Updated Cancer Disparity Info

Examples of Cancer Disparities Although cancer incidence and mortality overall are declining in all racial/ethnic groups in the United States, certain groups continue to be at increased risk of developing or dying from particular cancers. Some key cancer incidence and mortality disparities among U.S. racial/ethnic groups include: African Americans have higher death rates than all other groups for many, although not all, cancer types. African American women are much more likely than white women to die of breast cancer. The mortality gap is widening as the incidence rate in African American women, which in the past had been lower than that…

Environment, Epigenetics and Cancer: How to Cultivate the Connections

UConn Center for Environmental Health and Health Promotion and the Center for Promotion of Health in the New England Workplace Fall 2016 event in recognition of Breast Cancer Awareness month titled Environment, Epigenetics and Cancer: How to Cultivate the Connections Monday October 24, 2016 12- 2 pm Student Union Theater Auditorium on the Storrs Campus Keynote Presentation by Mary Beth Terry, PhD “Breast Cancer Susceptibility : Rethinking the role of the environment and methods to improve risk assessment” Professor, Department of Epidemiology Mailman School of Public Health and Herbert Irving Comprehensive Cancer Center Columbia University, New York Accumulating evidence has shown the…

Survivorship Care Plan White Paper

White Paper to CoC regarding Standard 3.3 Survivorship Care Plan Background The Connecticut Cancer Partnership is the coalition recognized by the US Centers for Disease Control and Prevention (CDC) to implement the concepts of comprehensive cancer control, through collaborative planning and prioritized activities with its member organizations. It has developed a series of multi-year state cancer plans. The Partnership has membership representing over 150 organizations in Connecticut with cancer control as their common interest. We are at the mid-point of the 2014 – 2017 Plan, which has prioritized adoption of survivorship care plans as a key objective. The Partnership’s Survivorship…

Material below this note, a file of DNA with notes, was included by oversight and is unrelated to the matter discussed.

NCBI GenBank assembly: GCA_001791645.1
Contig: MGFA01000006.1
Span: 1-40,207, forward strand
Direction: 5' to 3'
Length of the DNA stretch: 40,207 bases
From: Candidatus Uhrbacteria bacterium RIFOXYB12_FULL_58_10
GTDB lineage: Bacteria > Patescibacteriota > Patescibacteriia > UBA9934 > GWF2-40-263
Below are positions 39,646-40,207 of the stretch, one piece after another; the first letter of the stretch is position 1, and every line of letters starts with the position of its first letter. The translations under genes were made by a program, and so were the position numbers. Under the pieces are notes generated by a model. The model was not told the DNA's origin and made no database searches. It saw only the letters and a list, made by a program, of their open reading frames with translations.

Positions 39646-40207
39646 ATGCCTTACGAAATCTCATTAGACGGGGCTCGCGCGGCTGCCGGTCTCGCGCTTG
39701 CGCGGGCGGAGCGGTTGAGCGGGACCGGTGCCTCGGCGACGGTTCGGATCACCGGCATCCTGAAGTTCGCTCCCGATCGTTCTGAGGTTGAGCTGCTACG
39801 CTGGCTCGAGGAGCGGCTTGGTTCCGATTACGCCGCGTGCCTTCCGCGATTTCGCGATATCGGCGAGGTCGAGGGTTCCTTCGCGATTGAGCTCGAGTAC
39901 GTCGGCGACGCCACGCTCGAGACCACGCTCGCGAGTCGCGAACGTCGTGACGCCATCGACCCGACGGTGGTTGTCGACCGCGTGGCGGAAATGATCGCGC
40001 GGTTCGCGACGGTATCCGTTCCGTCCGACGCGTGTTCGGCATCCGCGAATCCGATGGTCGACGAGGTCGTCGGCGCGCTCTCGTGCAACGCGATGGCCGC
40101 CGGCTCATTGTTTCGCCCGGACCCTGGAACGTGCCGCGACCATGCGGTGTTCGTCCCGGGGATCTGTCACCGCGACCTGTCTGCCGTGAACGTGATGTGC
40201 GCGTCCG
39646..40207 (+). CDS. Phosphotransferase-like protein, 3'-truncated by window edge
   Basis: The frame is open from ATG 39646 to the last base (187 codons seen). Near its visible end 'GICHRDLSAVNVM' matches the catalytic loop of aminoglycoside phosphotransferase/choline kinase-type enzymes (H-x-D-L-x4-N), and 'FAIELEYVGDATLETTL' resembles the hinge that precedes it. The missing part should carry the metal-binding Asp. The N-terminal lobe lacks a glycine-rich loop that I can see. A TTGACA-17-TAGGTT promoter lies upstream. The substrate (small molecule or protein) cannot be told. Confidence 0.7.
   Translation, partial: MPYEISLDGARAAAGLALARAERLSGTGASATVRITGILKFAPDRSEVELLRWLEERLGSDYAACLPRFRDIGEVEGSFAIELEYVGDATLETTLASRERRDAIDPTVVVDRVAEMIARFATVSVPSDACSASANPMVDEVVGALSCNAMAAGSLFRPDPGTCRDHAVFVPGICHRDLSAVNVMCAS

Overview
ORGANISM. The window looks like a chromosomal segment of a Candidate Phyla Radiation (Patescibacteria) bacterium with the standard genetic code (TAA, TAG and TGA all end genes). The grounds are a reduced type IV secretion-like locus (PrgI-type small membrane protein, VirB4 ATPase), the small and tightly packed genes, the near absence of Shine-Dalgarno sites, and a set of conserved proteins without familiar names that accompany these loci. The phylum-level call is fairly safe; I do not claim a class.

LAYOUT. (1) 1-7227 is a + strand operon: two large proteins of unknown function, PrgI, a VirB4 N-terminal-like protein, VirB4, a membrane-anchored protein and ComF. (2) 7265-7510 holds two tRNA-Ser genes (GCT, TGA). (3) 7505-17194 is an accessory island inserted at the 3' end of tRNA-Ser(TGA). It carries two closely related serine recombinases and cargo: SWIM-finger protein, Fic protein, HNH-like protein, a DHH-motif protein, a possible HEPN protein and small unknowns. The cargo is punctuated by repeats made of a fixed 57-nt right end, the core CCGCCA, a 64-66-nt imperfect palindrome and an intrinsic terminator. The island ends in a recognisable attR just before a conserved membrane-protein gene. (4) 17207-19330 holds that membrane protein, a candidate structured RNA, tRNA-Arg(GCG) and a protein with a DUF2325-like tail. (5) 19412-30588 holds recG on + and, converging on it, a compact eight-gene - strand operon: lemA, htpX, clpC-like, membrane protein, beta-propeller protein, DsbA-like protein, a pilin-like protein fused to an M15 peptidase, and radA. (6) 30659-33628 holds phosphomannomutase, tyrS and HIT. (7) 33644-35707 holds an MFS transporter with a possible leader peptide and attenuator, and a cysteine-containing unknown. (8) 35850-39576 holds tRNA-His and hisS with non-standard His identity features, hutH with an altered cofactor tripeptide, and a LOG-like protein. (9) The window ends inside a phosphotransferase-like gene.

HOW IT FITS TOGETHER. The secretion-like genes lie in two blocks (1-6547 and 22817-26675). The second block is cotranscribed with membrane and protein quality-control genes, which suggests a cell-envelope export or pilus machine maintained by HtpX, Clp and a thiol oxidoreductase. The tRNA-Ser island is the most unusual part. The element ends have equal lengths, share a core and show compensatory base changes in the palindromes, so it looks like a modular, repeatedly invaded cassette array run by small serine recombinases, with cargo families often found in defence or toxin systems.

HPV vaccination could prevent over 90 percent of cancers caused by HPV infections

National, Regional, State, and Selected Local Area Vaccination Coverage among Adolescents Aged 13–17 Years — United States, 2015 HPV vaccination could prevent over 90 percent of cancers caused by HPV infections, but many preteens and teens are not getting HPV vaccine during the same visit they get other routinely recommended vaccines. While it is occurring at a slow pace, HPV vaccination is becoming more routine.  Six out of 10 teen girls (63 percent) and five out of 10 teen boys (50 percent) in the United States have started the HPV vaccination series (i.e., received at least one dose of HPV…

Study Hints at HPV Vaccine’s Cancer Prevention Promise:School Based Program in Canada

MONDAY, July 4, 2016 (HealthDay News) — The human papillomavirus (HPV) vaccine appears to prevent abnormalities that can lead to cervical cancer, a new study shows. Canadian researchers found that young women who received the vaccine through a school-based program were less likely to have such abnormalities when screened for cervical cancer than those who did not receive the vaccine. The young women were screened less than 10 years after they received their first HPV vaccine. The findings are from the province of Alberta. In 2008, Alberta introduced HPV vaccination for grade 5 girls (aged 10-11) and a three-year catch-up…